A man who grew up in Superior’s East End and went on to become the solicitor general of the Commonwealth of Virginia is among President Joe Biden’s picks for the federal bench in the president’s fifth round of judicial nominations.

Toby J. Heytens was nominated to the U.S. Court of Appeals for the 4th Circuit, according to a new release issued by the White House on Wednesday, June 30.

He’s one of two people nominated to the U.S. appellate courts and one of eight nominated for a bench, according to the White House.

RELATED: Superior native serves as Virginia solicitor general

After his appointment to solicitor general in 2018, Heytens told the Telegram he attended Nelson-Dewey Elementary and East Junior High until his parents moved to Billings Park. He finished out his junior high years at Central before attending and graduating from Superior Senior High School in 1993.

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Heytens earned a Bachelor of Arts degree from Macalester College in 1997 and his juris doctorate from the University of Virginia School of Law in 2000, where he taught as an associate professor from 2006-2007 and 2010-2014, before becoming a professor there, according to the White House press release.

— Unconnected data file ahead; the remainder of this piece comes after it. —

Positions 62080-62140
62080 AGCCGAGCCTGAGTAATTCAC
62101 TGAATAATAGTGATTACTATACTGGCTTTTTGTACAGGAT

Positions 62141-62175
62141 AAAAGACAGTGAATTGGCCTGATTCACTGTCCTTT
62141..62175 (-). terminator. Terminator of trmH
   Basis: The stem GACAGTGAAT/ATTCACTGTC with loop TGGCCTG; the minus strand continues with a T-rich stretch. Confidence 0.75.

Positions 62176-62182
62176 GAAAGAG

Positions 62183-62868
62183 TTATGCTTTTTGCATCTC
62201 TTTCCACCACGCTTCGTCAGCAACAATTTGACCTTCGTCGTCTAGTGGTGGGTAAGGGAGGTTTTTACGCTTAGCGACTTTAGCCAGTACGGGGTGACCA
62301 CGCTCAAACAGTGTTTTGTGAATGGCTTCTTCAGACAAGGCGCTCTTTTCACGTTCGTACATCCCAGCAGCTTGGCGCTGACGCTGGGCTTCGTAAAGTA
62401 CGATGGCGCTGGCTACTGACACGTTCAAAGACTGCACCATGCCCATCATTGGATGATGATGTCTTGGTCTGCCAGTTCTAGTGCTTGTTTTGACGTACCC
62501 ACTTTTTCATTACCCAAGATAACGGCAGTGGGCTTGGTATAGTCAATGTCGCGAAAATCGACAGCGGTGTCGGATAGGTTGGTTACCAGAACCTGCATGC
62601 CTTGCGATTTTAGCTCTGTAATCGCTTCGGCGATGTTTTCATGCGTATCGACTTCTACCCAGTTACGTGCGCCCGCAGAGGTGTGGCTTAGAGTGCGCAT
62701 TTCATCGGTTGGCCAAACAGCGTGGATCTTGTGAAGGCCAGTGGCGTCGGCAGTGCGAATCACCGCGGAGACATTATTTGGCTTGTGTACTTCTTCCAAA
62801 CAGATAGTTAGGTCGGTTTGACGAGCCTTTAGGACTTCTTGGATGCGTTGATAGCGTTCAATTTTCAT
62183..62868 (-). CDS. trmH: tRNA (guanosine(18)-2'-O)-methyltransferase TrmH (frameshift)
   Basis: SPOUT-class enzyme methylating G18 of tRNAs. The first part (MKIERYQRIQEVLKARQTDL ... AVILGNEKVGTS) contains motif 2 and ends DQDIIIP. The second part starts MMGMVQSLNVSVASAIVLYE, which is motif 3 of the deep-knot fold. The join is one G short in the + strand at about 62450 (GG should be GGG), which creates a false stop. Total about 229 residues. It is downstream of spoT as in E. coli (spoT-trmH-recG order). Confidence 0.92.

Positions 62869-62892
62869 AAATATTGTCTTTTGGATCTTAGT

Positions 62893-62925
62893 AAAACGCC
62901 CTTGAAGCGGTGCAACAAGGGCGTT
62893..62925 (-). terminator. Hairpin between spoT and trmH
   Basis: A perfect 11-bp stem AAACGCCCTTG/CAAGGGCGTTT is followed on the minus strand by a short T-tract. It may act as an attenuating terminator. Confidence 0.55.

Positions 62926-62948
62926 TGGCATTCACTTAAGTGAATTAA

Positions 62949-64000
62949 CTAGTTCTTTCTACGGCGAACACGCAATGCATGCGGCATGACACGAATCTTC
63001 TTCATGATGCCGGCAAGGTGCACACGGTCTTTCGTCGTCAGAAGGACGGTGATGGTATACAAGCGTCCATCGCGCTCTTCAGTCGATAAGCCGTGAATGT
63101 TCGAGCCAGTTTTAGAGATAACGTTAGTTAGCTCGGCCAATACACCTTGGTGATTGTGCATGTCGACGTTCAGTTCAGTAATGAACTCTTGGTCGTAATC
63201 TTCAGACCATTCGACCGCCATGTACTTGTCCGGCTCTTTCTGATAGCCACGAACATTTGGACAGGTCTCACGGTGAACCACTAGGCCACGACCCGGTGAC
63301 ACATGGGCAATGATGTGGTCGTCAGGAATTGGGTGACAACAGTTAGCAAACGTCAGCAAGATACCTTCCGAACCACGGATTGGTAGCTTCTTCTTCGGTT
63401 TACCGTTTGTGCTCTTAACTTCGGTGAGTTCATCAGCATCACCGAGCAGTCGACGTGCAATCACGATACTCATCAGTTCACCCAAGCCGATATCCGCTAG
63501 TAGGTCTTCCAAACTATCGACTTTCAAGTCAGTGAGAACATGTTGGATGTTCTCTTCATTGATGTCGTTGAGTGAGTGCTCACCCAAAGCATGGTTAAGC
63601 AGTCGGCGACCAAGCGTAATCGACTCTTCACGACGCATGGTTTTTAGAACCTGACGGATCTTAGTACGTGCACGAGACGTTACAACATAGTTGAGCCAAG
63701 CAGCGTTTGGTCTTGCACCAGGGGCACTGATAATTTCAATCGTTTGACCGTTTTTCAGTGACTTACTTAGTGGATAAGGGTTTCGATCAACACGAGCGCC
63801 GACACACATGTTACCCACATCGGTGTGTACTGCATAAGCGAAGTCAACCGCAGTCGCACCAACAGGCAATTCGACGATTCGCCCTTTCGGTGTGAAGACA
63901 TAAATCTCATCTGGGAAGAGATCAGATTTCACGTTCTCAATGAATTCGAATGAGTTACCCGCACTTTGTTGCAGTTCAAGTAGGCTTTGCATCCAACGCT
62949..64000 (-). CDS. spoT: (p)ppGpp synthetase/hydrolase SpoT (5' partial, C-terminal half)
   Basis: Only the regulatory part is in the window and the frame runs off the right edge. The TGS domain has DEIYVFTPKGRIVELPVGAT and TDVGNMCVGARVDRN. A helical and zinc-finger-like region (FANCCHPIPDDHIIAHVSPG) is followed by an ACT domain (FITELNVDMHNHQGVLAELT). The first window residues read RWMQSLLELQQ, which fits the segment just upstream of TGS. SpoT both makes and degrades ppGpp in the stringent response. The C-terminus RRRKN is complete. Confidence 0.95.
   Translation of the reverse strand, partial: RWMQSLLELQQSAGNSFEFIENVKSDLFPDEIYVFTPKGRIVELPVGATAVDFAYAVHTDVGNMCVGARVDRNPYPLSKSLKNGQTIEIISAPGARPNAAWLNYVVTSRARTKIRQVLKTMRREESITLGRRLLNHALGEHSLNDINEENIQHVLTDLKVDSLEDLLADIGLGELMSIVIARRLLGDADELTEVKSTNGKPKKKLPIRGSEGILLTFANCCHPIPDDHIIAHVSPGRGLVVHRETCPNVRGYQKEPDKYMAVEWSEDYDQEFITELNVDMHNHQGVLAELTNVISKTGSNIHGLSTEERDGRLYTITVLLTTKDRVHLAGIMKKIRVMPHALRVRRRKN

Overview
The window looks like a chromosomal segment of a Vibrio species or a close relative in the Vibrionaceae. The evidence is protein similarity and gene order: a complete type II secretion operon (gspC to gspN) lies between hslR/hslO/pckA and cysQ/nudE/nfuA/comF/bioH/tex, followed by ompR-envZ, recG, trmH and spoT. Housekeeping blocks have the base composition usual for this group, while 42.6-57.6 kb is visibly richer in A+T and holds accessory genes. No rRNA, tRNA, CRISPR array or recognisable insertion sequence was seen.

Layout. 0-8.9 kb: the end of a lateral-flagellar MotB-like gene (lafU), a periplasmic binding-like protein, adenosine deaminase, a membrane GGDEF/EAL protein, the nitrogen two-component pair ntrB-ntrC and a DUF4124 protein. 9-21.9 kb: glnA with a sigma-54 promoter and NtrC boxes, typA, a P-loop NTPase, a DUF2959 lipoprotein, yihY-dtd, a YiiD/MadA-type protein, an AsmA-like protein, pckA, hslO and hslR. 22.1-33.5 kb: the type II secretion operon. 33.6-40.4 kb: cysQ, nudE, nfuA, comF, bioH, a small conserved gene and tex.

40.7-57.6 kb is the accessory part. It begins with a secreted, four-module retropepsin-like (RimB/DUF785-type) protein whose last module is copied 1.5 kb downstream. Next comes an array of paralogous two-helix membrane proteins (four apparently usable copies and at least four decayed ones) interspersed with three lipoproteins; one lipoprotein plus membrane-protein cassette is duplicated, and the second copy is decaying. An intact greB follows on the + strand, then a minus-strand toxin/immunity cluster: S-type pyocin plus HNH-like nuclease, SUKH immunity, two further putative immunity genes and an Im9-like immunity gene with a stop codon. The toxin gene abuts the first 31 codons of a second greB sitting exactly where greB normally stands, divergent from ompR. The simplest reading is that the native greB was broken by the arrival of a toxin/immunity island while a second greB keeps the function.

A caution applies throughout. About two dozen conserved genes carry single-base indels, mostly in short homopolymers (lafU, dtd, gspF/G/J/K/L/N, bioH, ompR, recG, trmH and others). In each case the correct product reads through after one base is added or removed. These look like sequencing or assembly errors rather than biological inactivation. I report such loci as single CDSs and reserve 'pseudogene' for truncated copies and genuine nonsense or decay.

Heytens served as an assistant to the solicitor general in the U.S. Department of Justice and clerked for U.S. Supreme Court Justice Ruth Bader Ginsburg, the White House stated.

Heytens told the Telegram in 2018, Ginsburg wasn’t the “notorious RBG” when he clerked for her but working for her was a “one of the great honors of my life.”

In addition to clerking for Ginsburg, Heytens told the Telegram in 2018 that he argued six cases before the nation’s high court, worked in private practice and taught a semester at Cornell University before teaching at University of Virginia.

The U.S. Court of Appeals for the Fourth Circuit, located in Richmond, Virginia, hears appeals from nine federal district courts in the states of Maryland, North Carolina, South Carolina, Virginia and West Virginia, and from federal administrative agencies.

Heytens' nomination to the U.S. Court of Appeals requires U.S. Senate confirmation.